By Jacqui Duan
Fashionista, model and DJ? It seems Clara 3000 has it all. Jacqui Duan puts the spotlight on this fast-rising star.
Clara Deshayes, or perhaps better known under her stage-name Clara 3000, has a beautiful aesthetic. Having opened for the likes of Justice and played sets alongside Levon Vincent and Theo Parrish, Deshayes has already garnered herself much deserved attention as one of Paris’s most promising up-and-coming. With talk of her debut EP on the way, this twenty-five-year-old dj-come-model was recently named one of five female djs to watch by Dazed Digital, and too rightly so.
Deshayes’s style is unconventional at best. Her mixes, like a well-tailored pant suit, are versatile and reflect Deshayes’ experimental nature. Suitable for a house party, a gallery opening or even to liven the monotony of study, her preference for French minimalism and European techno is evident of that infallible Parisian cool aesthetic that characterises much of Deshayes’ work. Her recent remix of C.A.R’s ‘Idle Eyes’ has a rawness of beat that sends one into the clubs of Berlin, and her preference for songs with simplicity and texture over complicated high-speed rhythms lend her mixes an atmospheric ability to explore and evolve rather than simply demonstrate. But this is not to say that Deshayes is limited in any such way. You only need to listen to her monthly mixes for France’s Rinse FM to find examples of her wide-ranging and innovative taste. From classic pop to hard rock, disco to punk, there is no genre left un-touched with Deshayes, no record unturned.
What sets Deshayes apart from other young DJs however is her work with fashion. Having walked down the catwalk herself for French brands Jacquemus and Vetements, she now largely scores the performances. Her work for Vetement’s Spring/Summer 16 collection was a testimony to what she called in an interview with Purple Magazine “sound design”. The walk depicts eclectic pieces being showcased against a back drop of classical music, which then swung into a more tribal jungle beat, before punching into a heavy metal track. The sudden changes in genre, though somewhat jarring if listened to on its own, was the perfect accompaniment to the bold, cutting-edge and distinctively contemporary couture of Vetements. Widely sought after for parties by notable brands such as Hermes and Lacoste, this fashionable venture of Deshayes provides an interesting insight into the interaction between the visual and the musical. In a technological age where the music video is becoming more and more recognized as a means of expression, Deshayes gives us insight into a relationship that may come to define the future of music and fashion.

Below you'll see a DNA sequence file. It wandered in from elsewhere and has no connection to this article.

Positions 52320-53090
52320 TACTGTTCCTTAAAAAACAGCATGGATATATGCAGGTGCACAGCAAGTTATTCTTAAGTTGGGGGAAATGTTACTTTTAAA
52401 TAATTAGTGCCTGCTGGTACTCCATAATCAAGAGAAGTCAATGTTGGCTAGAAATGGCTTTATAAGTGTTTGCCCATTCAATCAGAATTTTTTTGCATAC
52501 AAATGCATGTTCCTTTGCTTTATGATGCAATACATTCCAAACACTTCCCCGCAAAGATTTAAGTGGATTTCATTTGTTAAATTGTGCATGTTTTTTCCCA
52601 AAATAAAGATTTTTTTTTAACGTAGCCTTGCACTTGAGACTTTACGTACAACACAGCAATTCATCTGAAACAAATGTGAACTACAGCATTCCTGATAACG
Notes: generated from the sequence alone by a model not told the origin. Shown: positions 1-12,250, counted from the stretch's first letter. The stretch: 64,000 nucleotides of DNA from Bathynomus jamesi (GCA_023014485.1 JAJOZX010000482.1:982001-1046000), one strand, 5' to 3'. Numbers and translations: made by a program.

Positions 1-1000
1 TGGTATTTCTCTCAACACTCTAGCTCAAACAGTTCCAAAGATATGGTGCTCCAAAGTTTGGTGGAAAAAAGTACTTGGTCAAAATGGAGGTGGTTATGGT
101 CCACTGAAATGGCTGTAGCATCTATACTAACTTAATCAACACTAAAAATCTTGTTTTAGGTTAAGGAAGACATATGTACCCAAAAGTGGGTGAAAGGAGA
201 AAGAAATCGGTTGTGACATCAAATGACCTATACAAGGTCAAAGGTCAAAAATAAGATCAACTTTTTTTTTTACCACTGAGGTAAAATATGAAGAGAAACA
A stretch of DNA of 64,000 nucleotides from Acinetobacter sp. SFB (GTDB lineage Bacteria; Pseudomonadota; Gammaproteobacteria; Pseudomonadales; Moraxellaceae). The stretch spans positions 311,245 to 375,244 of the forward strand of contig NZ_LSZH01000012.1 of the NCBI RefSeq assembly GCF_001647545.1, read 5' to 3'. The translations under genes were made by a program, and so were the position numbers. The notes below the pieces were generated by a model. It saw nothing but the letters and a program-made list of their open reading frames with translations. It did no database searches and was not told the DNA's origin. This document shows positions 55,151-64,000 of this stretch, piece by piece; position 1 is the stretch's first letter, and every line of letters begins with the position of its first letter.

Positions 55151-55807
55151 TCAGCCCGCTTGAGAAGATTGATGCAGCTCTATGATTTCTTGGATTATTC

Deshayes is the best friend we wish we all had. Having recently played at London’s Ministry of Sound, it seems that Deshayes’ international reputation is only growing day-by-day. I am still waiting with baited breath for a release date of her rumoured EP, but when it does arrive, I know we can expect something weird, wild and wonderful.